The Fiat 500 Abarth is the edgiest and sportiest model in the 500 series. Well, at least as edgy as a quaint 1.4-liter turbo hatchback can be. While it’s far from the most menacing looking car on the road, it’s yet another testament to the principle that a car doesn’t have to be huge with loads of power on tap to be considered sporty. The 500 Abarth takes a different approach and to understand what it symbolizes you first have to know the history of the man it was named after, Karl Abarth.
Karl Abarth believed in building “small but wicked cars”, the philosophy which led to him becoming one of the most decorated racing professionals and builder of some of the most iconic cars of that time. His interesting story and racing legacy is detailed in the video below.
Over 10,000 individual race victories, 10 world records and 133 international titles are part of the rich racing heritage behind the acclaimed Abarth marque. In fact, success in competition has always been one of the cornerstones of the Abarth story, and it is no less important now than when Karl Abarth founded ‘Abarth & C’ over 60 years ago in 1949.
Abarth and the Fiat brand have a history of collaboration going back 45 years, resulting in six international records and nearly 900 individual race victories. It is with this racing pedigree in mind that fans of Abarth are eagerly anticipating the official launch of the new Fiat 500 Abarth.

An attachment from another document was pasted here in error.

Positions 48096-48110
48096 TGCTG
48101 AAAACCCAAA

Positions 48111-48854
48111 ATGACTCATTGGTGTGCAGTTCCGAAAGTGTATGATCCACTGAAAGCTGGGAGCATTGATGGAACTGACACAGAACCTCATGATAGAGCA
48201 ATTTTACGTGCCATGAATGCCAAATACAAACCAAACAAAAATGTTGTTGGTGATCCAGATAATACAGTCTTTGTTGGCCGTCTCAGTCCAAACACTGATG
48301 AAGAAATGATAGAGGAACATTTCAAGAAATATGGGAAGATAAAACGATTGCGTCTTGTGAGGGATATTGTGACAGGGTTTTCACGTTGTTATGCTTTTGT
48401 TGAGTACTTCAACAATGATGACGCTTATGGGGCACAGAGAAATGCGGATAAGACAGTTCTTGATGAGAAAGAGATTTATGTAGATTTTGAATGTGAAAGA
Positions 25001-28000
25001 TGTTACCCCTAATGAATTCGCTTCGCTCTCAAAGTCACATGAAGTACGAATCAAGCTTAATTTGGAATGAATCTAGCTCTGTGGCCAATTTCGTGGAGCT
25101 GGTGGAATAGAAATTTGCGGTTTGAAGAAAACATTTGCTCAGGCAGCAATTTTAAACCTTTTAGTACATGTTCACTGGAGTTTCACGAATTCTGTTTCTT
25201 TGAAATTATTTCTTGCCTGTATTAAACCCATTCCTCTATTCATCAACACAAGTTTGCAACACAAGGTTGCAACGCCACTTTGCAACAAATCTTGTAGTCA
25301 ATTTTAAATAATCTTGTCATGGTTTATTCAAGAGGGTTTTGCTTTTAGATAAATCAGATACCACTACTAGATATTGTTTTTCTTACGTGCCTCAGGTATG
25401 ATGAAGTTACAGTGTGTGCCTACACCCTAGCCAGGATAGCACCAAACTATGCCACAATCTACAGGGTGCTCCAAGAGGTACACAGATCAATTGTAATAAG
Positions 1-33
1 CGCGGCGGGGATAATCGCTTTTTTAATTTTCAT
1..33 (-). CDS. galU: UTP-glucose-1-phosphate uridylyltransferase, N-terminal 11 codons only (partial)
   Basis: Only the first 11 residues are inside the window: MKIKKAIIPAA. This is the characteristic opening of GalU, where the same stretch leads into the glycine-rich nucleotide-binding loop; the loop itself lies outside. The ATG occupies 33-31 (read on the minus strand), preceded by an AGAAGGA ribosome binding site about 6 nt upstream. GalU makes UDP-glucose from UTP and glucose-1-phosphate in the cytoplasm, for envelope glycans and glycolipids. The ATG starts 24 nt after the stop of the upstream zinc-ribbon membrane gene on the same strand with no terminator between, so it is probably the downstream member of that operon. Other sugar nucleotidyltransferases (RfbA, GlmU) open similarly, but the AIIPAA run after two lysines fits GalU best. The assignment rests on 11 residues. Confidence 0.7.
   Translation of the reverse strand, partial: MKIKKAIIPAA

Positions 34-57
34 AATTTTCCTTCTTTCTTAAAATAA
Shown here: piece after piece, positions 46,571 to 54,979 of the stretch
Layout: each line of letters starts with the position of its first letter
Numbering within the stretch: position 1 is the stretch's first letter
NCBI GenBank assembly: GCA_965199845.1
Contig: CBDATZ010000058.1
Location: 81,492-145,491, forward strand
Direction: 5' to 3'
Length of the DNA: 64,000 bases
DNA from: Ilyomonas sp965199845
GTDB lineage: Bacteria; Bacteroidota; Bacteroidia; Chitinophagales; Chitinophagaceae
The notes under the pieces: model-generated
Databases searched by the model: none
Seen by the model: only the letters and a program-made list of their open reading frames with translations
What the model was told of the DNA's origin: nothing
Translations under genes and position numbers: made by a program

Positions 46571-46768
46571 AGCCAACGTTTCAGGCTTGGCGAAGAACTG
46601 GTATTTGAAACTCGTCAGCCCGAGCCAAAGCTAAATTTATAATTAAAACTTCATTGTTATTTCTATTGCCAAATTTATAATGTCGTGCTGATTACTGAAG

A Fighting Start
Karl Abarth, born on November 15, 1908, in Vienna, had racing in his blood and was a five-time European motorcycle champion by his mid-20s. This was a feat made even more astonishing when considering that he achieved this success using his own hand-built motorcycles and with no official factory support. Success came at a price, however. In 1939, Abarth suffered a near-fatal accident during a race in Yugoslavia.
The crash left Abarth hospitalized for almost a year and effectively ended his motorcycle racing career. Undeterred, he remained in Yugoslavia during the war, opting to further hone his mechanical skills and step away from driving temporarily. Working as a technical manager in a workshop in Ljubljana, Abarth indulged his entrepreneurial flair by taking on small engineering projects as well as researching how to run internal combustion engines on kerosene.
Shortly after the end of the war, Abarth returned to Italy, prompting him to re-establish old ties with the Porsche family. Stints working in Porsche?s design department and Italian sports-car manufacturer Cisitalia quickly followed, until March 31, 1949, when he founded the ‘Abarth & C’ company with Armando Scagliarini, producing aftermarket products for production cars.
Abarth Performance Exhaust Systems
To supplement the cost of producing tuning kits, Abarth branched out into developing performance exhaust systems. Using his extensive experience with motorcycle exhausts, Abarth developed a new range of car exhaust systems.
Soon, Abarth had developed an array of exhausts tuned to specific vehicles and launched an eye-catching campaign to sell them. The exhausts were presented in a matte black finish with chrome-plated tips. Despite their high price (starting at 5,950 lire as opposed to 2,000 lire for a standard silencer), motorists chose to fit them in the thousands, and Abarth?s company grew from the strength of these sales.